Diasporic writers Daniel Picouly and Simon Njami are both influenced by Chester Himes in their novels Tête de Nègre (Picouly), L’enfant léopard (Picouly) and Cercueil et Cie (Coffin and Co.) (Njami). They constantly use intertextuality by revisiting the famous crime novels of the African American writer mainly by displacing the famous detectives Coffin Ed Johnson and Grave Digger from New York to Paris and transposing Harlem to France. The plot is used as a background to analyse the situation of Blacks in Western societies prolonging Himes’ problematic which denounced the marginalisation of Blacks in a White America. The work of these two authors is based on a back and forth between America and France. Harlem becomes the spatial and symbolic reference of the Black struggle in western societies. It is finally the representation of a renewed racial marginalisation which unites the writers beyond borders, time and languages.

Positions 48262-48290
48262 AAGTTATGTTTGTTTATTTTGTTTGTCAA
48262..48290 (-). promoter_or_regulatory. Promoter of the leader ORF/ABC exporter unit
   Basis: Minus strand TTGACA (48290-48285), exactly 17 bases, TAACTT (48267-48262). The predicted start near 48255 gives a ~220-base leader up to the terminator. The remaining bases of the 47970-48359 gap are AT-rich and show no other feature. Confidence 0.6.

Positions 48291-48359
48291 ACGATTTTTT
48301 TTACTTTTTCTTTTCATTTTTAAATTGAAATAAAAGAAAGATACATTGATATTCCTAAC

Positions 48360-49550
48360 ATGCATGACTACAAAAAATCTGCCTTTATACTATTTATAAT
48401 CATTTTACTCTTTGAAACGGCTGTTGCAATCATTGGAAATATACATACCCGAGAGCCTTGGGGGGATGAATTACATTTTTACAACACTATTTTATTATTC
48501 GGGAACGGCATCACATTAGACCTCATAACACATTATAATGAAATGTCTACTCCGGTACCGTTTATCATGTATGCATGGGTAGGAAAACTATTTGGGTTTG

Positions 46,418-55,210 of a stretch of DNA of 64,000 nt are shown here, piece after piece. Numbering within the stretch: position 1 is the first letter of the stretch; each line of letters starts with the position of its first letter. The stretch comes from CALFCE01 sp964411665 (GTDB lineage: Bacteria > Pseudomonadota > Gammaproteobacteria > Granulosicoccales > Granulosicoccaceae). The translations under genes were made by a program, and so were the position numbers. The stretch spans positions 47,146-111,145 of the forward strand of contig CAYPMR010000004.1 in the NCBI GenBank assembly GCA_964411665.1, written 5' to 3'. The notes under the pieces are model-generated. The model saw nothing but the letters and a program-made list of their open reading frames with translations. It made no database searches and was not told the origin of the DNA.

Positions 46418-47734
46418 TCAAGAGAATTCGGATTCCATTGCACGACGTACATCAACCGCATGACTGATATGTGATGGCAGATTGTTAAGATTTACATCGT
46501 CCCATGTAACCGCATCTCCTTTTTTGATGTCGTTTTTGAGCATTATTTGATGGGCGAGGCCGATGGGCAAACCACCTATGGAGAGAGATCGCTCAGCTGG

|Keywords:||Francophone Literatures, Africa, Caribbean, Crime Fiction, Themes|
Lecturer, Department Of Modern Languages and Literatures, University of The West Indies, Kingston, Jamaica
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